South of the Border, West of the Sun is a novel that centers around the haunting of “what if’s” – those thoughts of how the past could have been different, how the past could still become the present, and how the future can be manipulated that penetrate our minds every day. The narrative begins with the protagonist, Hajime, as a young, lonesome child with one singular friend in the world: Shimamoto, a young girl in his small Japanese town. They have quite the idealized childhood together, listening to records on her stereo and discussing topics far more mature than their years. They go to different high schools and grow apart, and Hajime eventually gets married, has children, and begins two successful jazz clubs in Tokyo – just in time for him to be reunited with the mystical figure of Shimamoto, who has never wandered far from his mind. She keeps him at arm’s length, never revealing details of herself and appearing to the jazz club only on rainy nights – and yet, she still constantly haunts Hajime’s internal monologue as a what if. This is a short, fast, and fun novel that explores unrequited love, longing, and existential angst.
In The Time of the Butterflies – Julia Alvarez
“It’s about time we women had a voice in running our country.”
For a long time at Maclay, this text was a staple of AP Literature curriculum, but my class never ended up getting around to it. It had been sitting on my shelf at home since then, occupying the space as one of those books I always told myself I would eventually get around to. I’m damn sure glad I did. Julia Alverez’s book is a historical fiction novel that relates a fictionalized account of the four Maribal sisters – three of whom make a commitment to overthrow Trujillo and put an end to the murderous regime in the Dominican Republic, and one of whom survives to tell the tale. The three sisters take on the alias of “mariposas,” which to my satisfaction gives a whole new significance to my butterfly tattoo that I sport on my right rib cage. It is a story of the power of the human spirit to seek justice, even in terrifying circumstances. It is a story about feminine resistance to harmful male regimes. This book inspires me to be better, to seek justice, to be brave. It was truly a joy to read.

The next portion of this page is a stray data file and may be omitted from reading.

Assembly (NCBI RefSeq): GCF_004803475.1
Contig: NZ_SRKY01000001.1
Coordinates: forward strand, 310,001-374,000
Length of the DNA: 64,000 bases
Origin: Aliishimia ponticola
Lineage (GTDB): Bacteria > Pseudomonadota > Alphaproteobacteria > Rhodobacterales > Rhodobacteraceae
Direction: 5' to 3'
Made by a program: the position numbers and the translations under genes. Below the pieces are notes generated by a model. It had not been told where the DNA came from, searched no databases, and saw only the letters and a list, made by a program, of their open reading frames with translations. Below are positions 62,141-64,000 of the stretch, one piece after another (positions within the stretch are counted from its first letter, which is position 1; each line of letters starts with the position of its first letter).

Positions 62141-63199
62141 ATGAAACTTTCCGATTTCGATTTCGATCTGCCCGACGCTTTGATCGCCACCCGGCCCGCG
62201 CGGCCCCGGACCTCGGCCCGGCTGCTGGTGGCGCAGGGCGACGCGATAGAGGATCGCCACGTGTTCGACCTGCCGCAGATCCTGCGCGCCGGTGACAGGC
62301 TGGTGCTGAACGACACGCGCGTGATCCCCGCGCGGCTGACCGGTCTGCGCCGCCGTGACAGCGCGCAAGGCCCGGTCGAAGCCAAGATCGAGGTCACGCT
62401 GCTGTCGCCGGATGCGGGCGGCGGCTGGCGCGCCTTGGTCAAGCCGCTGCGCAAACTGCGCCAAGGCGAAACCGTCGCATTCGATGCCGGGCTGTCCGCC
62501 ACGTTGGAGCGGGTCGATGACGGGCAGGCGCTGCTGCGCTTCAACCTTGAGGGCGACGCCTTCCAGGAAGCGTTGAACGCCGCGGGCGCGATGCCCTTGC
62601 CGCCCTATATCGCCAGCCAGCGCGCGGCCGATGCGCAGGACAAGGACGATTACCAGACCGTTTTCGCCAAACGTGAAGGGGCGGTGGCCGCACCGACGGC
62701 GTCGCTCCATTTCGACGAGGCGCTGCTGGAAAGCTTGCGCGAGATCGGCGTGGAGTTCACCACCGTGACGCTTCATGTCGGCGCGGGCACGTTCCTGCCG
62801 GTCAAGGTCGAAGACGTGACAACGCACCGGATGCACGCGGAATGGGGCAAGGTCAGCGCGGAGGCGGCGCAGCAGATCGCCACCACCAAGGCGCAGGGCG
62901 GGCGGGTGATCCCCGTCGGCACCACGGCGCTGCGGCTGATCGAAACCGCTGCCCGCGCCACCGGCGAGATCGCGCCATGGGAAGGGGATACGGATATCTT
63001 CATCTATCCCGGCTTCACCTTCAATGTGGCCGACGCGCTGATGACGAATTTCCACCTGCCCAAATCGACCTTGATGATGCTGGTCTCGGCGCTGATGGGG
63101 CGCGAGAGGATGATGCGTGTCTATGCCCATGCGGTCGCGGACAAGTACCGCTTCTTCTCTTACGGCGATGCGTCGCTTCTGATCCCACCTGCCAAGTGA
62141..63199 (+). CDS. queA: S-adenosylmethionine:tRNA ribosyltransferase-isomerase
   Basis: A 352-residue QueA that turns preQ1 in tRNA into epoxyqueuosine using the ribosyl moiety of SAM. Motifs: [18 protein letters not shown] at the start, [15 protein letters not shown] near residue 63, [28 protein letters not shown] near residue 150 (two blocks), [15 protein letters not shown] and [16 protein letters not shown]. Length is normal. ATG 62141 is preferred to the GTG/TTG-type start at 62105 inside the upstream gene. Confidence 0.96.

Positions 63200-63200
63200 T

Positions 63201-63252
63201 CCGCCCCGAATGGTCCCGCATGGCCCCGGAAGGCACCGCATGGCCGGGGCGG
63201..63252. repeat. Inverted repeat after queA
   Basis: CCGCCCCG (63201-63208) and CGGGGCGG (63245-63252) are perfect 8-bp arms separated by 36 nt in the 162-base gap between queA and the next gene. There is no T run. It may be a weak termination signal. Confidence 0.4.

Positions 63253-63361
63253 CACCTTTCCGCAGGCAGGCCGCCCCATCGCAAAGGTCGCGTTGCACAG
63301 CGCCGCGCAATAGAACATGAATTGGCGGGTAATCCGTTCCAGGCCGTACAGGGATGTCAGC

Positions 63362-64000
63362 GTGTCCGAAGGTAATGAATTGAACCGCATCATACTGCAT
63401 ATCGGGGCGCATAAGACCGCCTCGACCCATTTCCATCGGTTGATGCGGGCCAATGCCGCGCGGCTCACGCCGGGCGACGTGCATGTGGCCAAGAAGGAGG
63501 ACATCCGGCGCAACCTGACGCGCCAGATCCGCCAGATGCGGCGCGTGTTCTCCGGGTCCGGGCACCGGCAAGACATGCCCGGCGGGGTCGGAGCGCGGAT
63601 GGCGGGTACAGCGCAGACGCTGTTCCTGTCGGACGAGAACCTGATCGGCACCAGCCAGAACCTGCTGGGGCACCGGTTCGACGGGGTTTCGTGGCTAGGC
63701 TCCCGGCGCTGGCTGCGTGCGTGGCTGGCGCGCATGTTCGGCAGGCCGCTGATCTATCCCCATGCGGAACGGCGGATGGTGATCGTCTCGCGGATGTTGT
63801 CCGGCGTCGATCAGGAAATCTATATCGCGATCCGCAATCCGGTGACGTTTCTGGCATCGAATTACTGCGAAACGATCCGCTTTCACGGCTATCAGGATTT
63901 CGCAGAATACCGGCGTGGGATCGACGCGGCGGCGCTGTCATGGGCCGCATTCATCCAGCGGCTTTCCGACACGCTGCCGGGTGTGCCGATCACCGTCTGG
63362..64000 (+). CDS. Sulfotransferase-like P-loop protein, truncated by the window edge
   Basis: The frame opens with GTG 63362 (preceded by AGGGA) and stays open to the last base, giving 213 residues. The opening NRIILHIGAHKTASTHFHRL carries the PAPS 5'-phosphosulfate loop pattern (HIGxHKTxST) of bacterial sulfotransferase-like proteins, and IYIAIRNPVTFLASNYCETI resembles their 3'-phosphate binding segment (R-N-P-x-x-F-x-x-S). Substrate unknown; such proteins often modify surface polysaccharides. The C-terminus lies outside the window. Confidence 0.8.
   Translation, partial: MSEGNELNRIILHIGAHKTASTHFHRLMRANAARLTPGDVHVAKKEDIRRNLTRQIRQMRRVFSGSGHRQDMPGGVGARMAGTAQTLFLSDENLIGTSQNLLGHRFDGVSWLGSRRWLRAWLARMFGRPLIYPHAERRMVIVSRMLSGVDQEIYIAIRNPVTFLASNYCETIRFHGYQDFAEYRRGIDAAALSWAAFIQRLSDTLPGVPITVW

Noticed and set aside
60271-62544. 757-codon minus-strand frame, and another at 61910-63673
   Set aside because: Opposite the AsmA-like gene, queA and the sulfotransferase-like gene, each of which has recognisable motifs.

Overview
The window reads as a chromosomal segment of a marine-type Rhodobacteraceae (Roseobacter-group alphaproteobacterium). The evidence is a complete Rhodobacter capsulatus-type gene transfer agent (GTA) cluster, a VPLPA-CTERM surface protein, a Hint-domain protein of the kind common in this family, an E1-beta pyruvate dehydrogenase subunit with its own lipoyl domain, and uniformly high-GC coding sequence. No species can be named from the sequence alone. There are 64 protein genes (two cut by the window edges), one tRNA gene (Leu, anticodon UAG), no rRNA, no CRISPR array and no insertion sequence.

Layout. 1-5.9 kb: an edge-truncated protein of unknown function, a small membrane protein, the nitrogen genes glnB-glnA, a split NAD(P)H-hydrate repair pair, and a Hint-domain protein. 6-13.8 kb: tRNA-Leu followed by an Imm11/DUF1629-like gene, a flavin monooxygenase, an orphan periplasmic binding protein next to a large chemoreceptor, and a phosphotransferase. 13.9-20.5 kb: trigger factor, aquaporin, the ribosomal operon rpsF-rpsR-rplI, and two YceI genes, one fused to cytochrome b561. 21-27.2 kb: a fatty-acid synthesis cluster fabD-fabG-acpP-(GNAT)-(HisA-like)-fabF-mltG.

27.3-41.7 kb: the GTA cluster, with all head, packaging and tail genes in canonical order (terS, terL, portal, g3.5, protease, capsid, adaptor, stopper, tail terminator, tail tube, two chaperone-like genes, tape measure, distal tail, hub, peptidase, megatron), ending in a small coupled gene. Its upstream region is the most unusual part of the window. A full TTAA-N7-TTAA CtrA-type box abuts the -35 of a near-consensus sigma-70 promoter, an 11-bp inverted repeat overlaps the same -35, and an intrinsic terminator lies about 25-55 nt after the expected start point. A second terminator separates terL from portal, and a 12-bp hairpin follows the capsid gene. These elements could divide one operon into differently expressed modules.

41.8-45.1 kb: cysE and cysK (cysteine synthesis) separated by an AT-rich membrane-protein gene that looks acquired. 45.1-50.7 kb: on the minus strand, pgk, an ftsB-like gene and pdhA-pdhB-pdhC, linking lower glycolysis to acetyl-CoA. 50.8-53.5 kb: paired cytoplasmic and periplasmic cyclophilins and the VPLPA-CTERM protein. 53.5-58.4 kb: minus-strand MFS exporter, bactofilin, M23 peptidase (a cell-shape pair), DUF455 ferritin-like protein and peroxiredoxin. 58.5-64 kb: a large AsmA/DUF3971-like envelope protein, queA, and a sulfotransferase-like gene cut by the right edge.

The Book of Longings – Sue Monk Kidd
“When I tell you all shall be well, I don’t mean that life won’t bring you tragedy. Life will be life. I only mean you will be well in spite of it. All shall be well, no matter what.”
“Lord our God, hear my prayer, the prayer of my heart. Bless the largeness inside me, no matter how I fear it. Bless my reed pens and my inks. Bless the words I write. May they be beautiful in your sight. May they be visible to eyes not yet born. When I am dust, sing these words over my bones: she was a voice.”
My mom convinced me to read this book and I was at first quite hesitant. The Book of Longings tells a fictional story from the perspective of Jesus’s wife, filling the blank space of Jesus’s life in the bible from age fourteen to age thirty. As a fairly non religious person, it didn’t seem right up my alley. But Ana quickly gripped me into her story. Ana, the wife and narrator, struggles throughout her life to live in a strictly patriarchal society in which she is constantly yearning for a voice, for agency. The novel leans into the fully human aspect of Jesus, showing him as a father, husband and son. It’s a retelling of the gospel that makes space for women. It makes me wonder how the western world would have been different in a bible that included women. Although it may be fiction, I like to believe that parts of it could be real. I like to believe in Ana, for I see parts of myself in her.
The Catcher in the Rye – J.D. Salinger
“Among other things, you’ll find that you’re not the first person who was ever confused and frightened and even sickened by human behavior. You’re by no means alone on that score, you’ll be excited and stimulated to know. Many, many men have been just as troubled morally and spiritually as you are right now. Happily, some of them kept records of their troubles. You’ll learn from them—if you want to. Just as someday, if you have something to offer, someone will learn something from you. It’s a beautiful reciprocal arrangement. And it isn’t education. It’s history. It’s poetry.”